Many living artists, including Dawoud Bey, Roy DeCarava, Wendy Ewald, Robert Hudson, David Ireland, Kerry James Marshall, Alison Saar, Richard Shaw and George Tooker, have been hosted in residence for studio, exhibition and educational projects at Phillips Academy during Reynolds’ tenure. All the while, the Addison has continued to fortify its historical holdings of American art with acquisitions and exhibitions featuring such artists as Winslow Homer, Eastman Johnson, Eadweard Muybridge, Stuart Davis, Berenice Abbott and Walker Evans.

Reynolds received his bachelor of arts degree in 1969 from the University of California at Santa Cruz, and his master of fine arts degree in 1972 from the University of California, Davis. He was an associate professor and director of the graduate program at the Center for Experimental and Interdisciplinary Art at California State University at San Francisco, 1973-83. From 1983-89 Reynolds was executive director of the Washington Project for the Arts in the District of Columbia.

Among his grants and awards are two National Endowment for the Arts Visual Artists Fellowships, a Fulbright Fellowship and several National Endowment for the Arts grants for Art in Public Places.

His creative projects include photography, installations and public artworks – often in collaboration with his wife, artist Suzanne Hellmuth. Some recent works are “Brockman Memorial Tree Tour” at the College of Forest Resources and Medicinal Herb Garden, University of Washington, Seattle (1995); “Throw Money at It: Government Carnival” at the Stephen Wirtz Gallery, San Francisco (1992); “Conundrums of Memory” at the Kemper Gallery, Kansas City Art Institute, Kansas City, Mo. (1991); and “Suzanne Hellmuth and Jock Reynolds – Photographs and Documents, 1975-1985,” at the University of California campuses at Santa Cruz, Davis and Irvine (1986).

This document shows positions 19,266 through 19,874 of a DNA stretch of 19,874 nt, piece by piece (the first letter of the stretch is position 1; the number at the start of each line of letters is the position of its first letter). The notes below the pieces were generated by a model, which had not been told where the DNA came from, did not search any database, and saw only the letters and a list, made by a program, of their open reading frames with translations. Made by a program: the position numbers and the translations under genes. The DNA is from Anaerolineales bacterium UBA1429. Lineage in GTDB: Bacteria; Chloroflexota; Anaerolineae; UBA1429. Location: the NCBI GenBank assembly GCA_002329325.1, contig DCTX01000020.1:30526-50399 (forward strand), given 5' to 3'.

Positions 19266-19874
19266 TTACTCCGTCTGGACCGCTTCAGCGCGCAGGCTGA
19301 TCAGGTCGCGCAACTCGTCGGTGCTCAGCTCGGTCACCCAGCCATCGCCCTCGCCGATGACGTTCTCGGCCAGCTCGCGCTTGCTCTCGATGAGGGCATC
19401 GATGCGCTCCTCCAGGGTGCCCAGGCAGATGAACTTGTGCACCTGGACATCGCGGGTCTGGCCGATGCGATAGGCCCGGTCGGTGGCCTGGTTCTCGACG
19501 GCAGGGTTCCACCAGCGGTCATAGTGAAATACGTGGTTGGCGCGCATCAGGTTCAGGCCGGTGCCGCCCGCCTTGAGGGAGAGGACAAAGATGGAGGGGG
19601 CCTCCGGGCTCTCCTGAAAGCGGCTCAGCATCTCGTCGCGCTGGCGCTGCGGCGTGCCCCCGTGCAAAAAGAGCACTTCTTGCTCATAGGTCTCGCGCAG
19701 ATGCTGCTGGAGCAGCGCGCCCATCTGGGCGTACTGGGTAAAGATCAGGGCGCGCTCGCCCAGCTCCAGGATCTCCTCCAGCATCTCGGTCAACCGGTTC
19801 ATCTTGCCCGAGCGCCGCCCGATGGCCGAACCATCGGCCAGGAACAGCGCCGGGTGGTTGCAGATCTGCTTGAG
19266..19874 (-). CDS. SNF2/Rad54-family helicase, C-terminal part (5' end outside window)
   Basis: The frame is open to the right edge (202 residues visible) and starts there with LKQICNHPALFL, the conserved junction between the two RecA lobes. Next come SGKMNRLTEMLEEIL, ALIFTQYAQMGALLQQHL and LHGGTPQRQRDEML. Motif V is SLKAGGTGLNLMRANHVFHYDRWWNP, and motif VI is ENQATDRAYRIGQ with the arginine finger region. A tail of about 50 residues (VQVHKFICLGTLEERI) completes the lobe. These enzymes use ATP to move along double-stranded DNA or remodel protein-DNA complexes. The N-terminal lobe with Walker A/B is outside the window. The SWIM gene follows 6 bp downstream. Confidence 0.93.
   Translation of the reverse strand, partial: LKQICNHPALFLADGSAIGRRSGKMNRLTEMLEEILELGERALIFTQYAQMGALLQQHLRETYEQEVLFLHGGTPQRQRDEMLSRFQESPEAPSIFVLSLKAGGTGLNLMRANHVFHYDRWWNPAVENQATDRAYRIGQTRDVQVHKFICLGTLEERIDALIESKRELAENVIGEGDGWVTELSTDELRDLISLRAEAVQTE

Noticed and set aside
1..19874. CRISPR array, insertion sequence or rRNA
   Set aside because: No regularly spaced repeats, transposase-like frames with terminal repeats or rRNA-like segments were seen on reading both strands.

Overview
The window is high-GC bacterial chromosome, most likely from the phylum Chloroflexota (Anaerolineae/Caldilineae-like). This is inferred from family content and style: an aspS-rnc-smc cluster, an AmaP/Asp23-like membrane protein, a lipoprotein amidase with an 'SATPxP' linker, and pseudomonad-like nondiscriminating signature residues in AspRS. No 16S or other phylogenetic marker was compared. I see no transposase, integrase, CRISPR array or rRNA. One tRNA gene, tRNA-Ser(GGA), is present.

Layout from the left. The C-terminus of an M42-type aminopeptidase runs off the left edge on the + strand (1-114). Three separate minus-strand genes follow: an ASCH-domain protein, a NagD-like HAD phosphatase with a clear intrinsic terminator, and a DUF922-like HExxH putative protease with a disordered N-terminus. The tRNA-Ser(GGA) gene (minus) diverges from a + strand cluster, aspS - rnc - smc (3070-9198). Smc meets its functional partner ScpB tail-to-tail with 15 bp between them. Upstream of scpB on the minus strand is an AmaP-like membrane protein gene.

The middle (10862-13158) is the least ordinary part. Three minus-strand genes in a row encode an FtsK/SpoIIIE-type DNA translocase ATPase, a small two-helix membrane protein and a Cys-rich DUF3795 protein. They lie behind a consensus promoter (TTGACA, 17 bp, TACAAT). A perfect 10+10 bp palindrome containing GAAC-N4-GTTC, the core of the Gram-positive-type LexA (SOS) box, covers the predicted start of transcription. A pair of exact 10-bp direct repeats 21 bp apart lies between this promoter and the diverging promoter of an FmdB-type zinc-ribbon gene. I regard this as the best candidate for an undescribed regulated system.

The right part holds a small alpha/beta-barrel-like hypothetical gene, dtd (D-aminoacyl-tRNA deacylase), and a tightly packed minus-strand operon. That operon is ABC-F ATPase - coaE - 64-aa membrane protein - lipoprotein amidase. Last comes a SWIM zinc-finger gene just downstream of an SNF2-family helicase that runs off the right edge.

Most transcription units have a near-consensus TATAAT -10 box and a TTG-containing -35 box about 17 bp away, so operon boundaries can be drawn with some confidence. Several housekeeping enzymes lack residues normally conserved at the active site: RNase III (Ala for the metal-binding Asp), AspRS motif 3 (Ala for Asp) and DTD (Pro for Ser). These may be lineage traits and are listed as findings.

Reynolds has participated in group exhibitions and installations in Japan, Australia, France, the Netherlands and across the United States. His artwork is in many public collections, including the Smithsonian National Museum of American Art, the Corcoran Gallery of Art (Washington, D.C.), the Walker Art Center (Minneapolis, Minn.), the Hood Art Gallery at Dartmouth College and the LeWitt Collection at the Wadsworth Atheneum (Hartford, Conn.), as well as in many private collections.

Reynolds serves on the board of directors of the Smithsonian Institution’s Archives of American Art, the Williamstown Art Conservation Center, the Augustus Saint-Gaudens Memorial, the Oxbow School, and as a member of the Association of American Art Museum Directors.

In his new position, Reynolds will direct the Yale University Art Gallery, 1111 Chapel Street, which has more than 80,000 paintings and objects in its permanent collection, including Etruscan and Greek vases; pre-Columbian figurines; Chinese ceramics, bronzes, and textiles; paintings by Van Gogh, Manet, Monet, Picasso, Homer and Eakins. Founded in 1832 by a gift of 100 paintings from John Trumbull, it is the oldest university art museum in North America. Its holdings today span all periods from ancient to contemporary, and come from every region of the globe. The main building of the Art Gallery, completed in 1953, was the first public commission designed by American architect Louis I. Kahn (1901-1974).

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Gila Reinstein: gila.reinstein@yale.edu, 203-432-1325